Now, according to one of my investigative sources, one of the contracts that Preval put in place was with the Steele Foundation to provide presidential security. The Steele Foundation, headquartered here in the Bay Area, is reportedly very close to the Pentagon, with its former leader coming directly from the Pentagon’s Office of Intelligence. Interestingly, it reportedly maintains an office in Miami, the home of the headquarters of the U.S. Special Operations Command, which was reportedly involved in training the rebels who ousted Aristide. So, at the time of Aristide’s “capture,” he supposedly was protected by a Pentagon-sanctioned security team that just happened to fail to secure him.

Additionally, according to this same source, some of the Dominican troops and Spanish and English-speaking paramilitaries trained by the U.S. during last year’s Operation Jaded Task in the Dominican Republic were fighting alongside Haitian rebels in the north and on the southern coast of Haiti. We are told further that Haitian government authorities intercepted vans carrying new M-16s across the border from the Dominican Republic. According to the report I have received, Haitian authorities began intercepting vans carrying the weapons from the Dominican Republic beginning last year, and shortly after the U.S. military delivered 20,000 M-16s to the Dominican Army.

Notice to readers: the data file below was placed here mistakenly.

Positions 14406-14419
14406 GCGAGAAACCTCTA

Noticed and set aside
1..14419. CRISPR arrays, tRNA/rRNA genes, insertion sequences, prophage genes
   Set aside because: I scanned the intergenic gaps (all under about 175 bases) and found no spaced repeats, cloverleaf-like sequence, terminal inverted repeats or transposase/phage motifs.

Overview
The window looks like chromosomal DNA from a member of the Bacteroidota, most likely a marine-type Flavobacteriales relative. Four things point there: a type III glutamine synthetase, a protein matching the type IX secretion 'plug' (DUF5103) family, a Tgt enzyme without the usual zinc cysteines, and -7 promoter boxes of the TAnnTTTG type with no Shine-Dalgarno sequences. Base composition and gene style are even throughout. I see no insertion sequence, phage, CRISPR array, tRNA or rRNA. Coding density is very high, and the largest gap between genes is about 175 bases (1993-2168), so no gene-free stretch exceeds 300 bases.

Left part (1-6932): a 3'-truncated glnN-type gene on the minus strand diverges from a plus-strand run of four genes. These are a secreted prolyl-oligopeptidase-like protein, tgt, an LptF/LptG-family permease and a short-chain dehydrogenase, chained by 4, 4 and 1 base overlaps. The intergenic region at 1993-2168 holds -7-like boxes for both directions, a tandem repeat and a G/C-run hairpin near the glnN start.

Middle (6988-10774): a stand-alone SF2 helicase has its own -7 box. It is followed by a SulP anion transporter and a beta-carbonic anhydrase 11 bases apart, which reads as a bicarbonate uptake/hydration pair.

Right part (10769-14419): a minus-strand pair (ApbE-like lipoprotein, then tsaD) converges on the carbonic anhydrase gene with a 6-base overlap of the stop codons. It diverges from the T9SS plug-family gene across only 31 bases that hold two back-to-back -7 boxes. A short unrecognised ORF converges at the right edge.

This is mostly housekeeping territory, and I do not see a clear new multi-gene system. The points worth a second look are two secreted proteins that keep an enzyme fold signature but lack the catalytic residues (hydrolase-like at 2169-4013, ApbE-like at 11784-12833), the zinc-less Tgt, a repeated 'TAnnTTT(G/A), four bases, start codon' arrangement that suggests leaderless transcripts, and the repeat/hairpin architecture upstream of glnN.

Haiti was about to celebrate its bicentennial. I remember how happy this country was when it celebrated its bicentennial. That joy has been denied to the Haitian people. Jean-Bertrand Aristide’s slogan during the country’s commemorative campaign was restitution, reparation, celebration. And he had declared Haiti an African country.

Aristide was no COINTELPRO leader. No “clean Negro.” And, in the language of J. Edgar Hoover, he “excited the Negroes.” So now, understanding who Jean Bertrand Aristide really is, and at the same time knowing how our country deals with authentic leaders like him, we can’t be surprised by what happens. We should, however, be dismayed if our collective power is not able to restore Aristide to power once again.

Haiti’s lawyer charged that the U.S. government was directly involved in the coup and that the coup leaders were armed, trained, employed by the intelligence services of the United States.

An eye witness, Aristide’s caretaker, told French radio that “the American army came to take him away at two in the morning. The Americans forced him out with weapons.”

After having spoken directly with President Aristide, Congresswoman Maxine Waters reported that Aristide was surrounded by the military. “It’s like he’s in jail. He says he was kidnapped,” she said.

Randall Robinson also spoke to President Aristide. Robinson said that Aristide emphatically denied that he had resigned.